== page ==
Penny Wilkes gives us a glimpse of how she was started on her romance with nature & photography by her father, almost a decade after the end of World War II
My father left earth 44 years ago on November 22. I shared his love, creativity, and friendship for 31 years. He continues to inspire each day. I hear his laugh, his lyrical call, “Oooh Hoo,” when he wanted my attention or entered a room to find me. When I turn a corner, often a phantom whiff of Old Spice brings me joy.
When I search in a mirror, his features beam.
My father loved to take photographs. I watched, eager to learn how to capture moments as we traveled around the world.
Before my eighth birthday, I asked for a Brownie camera. I had seen the square, brown one that would fit in my hand. Also, it could hang around my neck on a braided string. I showed my father photos from American Girl magazine.
The S.S. President Monroe* became our home on my birthday that year. My father gave me a square package. When I opened my gift, I discovered a Leica camera.
A pout revealed my disappointment as I set it aside.
“Come on Petsy, get your camera and let’s go on deck,” my father sighed and grabbed his camera and mine.
Once we reached the top deck, he positioned the camera in my hands. He moved it to my eyes so the viewfinder would reveal a capture of the sea rough with white caps and animated clouds above. Then he left it to me.
I clicked on and on. Flying fish presented their show to my delight. Then it seemed the photo roll had ended.
“What happened?” I asked.
As my father examined the camera, he discovered the cap still on the lens.
“Really?” His anger flared as he removed the cap.
I cried as we descended to our room. He showed stern frustration I’d not experienced from him before.
Later, as the sky dimmed, he suggested we return to the top deck. He installed more film, storing the cap in his pocket.
Click. Click. Click our cameras sung. He spoke of the sun as the “great ball of fire.” As the clouds danced in red and orange hues, he pointed out sky dragons at play.
We moved around to take in the clouds and colors and our bonding moments began.
He shared more stories of creatures in the sky and encouraged me to find shapes to turn into stories.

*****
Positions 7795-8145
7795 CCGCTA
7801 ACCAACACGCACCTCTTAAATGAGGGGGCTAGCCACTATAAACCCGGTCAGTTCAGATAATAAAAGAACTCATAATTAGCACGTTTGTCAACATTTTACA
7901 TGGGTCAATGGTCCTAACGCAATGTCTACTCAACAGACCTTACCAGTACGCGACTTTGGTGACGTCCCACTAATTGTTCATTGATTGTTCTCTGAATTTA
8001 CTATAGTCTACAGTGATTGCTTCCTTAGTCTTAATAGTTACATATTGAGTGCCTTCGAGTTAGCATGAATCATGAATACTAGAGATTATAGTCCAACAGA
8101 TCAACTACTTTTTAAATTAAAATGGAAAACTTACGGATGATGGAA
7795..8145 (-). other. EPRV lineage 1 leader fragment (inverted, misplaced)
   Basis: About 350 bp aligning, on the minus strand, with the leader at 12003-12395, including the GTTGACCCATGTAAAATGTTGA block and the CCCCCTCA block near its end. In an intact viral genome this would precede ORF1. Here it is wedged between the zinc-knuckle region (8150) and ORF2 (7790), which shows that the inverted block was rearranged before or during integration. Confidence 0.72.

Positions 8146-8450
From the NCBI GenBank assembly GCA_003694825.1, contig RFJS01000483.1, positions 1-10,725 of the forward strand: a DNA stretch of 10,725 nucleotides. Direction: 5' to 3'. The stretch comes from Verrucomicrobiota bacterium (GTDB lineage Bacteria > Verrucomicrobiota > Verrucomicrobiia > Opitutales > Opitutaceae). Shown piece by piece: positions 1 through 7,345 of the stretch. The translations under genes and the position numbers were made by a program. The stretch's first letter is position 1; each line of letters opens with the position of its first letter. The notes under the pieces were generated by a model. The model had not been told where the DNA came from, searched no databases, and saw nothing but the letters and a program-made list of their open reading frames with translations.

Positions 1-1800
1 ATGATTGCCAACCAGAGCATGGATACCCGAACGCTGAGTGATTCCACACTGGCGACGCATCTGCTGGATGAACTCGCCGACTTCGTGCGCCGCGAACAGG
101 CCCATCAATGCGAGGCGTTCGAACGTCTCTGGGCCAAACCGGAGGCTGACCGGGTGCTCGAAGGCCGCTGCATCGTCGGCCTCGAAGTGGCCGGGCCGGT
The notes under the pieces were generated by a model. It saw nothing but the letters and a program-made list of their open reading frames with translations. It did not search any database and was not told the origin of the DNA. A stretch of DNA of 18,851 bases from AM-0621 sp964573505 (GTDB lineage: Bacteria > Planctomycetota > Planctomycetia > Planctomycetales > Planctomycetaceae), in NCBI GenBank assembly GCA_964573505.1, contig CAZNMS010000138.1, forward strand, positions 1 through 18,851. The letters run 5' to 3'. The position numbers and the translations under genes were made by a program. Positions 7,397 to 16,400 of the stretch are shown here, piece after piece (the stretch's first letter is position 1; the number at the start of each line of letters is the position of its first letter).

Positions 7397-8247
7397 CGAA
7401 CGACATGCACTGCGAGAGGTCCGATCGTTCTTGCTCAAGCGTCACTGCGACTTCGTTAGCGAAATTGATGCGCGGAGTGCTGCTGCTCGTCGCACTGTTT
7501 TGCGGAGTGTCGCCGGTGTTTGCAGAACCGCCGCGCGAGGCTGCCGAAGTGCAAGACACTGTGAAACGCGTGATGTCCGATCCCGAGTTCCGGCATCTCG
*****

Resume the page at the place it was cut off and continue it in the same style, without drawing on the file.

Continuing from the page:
Once I worried when he needed to stay in bed with the flu. He encouraged me, “No worries. I can’t leave till my work on earth is done.”
I believe he had much more work left to do. Today, the world would benefit from his exuberance.
We continue to share sunsets and I create stories.
Tie the Memories
I let go of a yellow balloon
my father puffed to life
He tied it to my wrist
I untied it
and my fingers clutched
beyond limbs of sycamores
to circus animal clouds
He smiled when I asked, “Why?”
We’d talked about that before.
We found merry-go-rounds
in Paris and Kyoto.
Laughed atop a Ferris wheel
stuck in Brighton beach
I burned the lamb chops
in adolescent heart break
He put on more mint jelly
No answers in corridors
gray as shrouds
when his twilight spread
on raven wings
I let go the string
this tug more desperate
than his breath.
* The author travelled on the ship President Monroe after it was decommissioned in 1954.
Penny Wilkes, served as a science editor, travel and nature writer and columnist. An award-winning writer and poet, she has published a collection of short stories, Seven Smooth Stones. Her published poetry collections include: Whispers from the Land, In Spite of War, and Flying Lessons. Her Blog on The Write Life features life skills, creativity, and writing: http://penjaminswriteway.blogspot.com/ . Her photoblog is @: http://feathersandfigments.blogspot.com/
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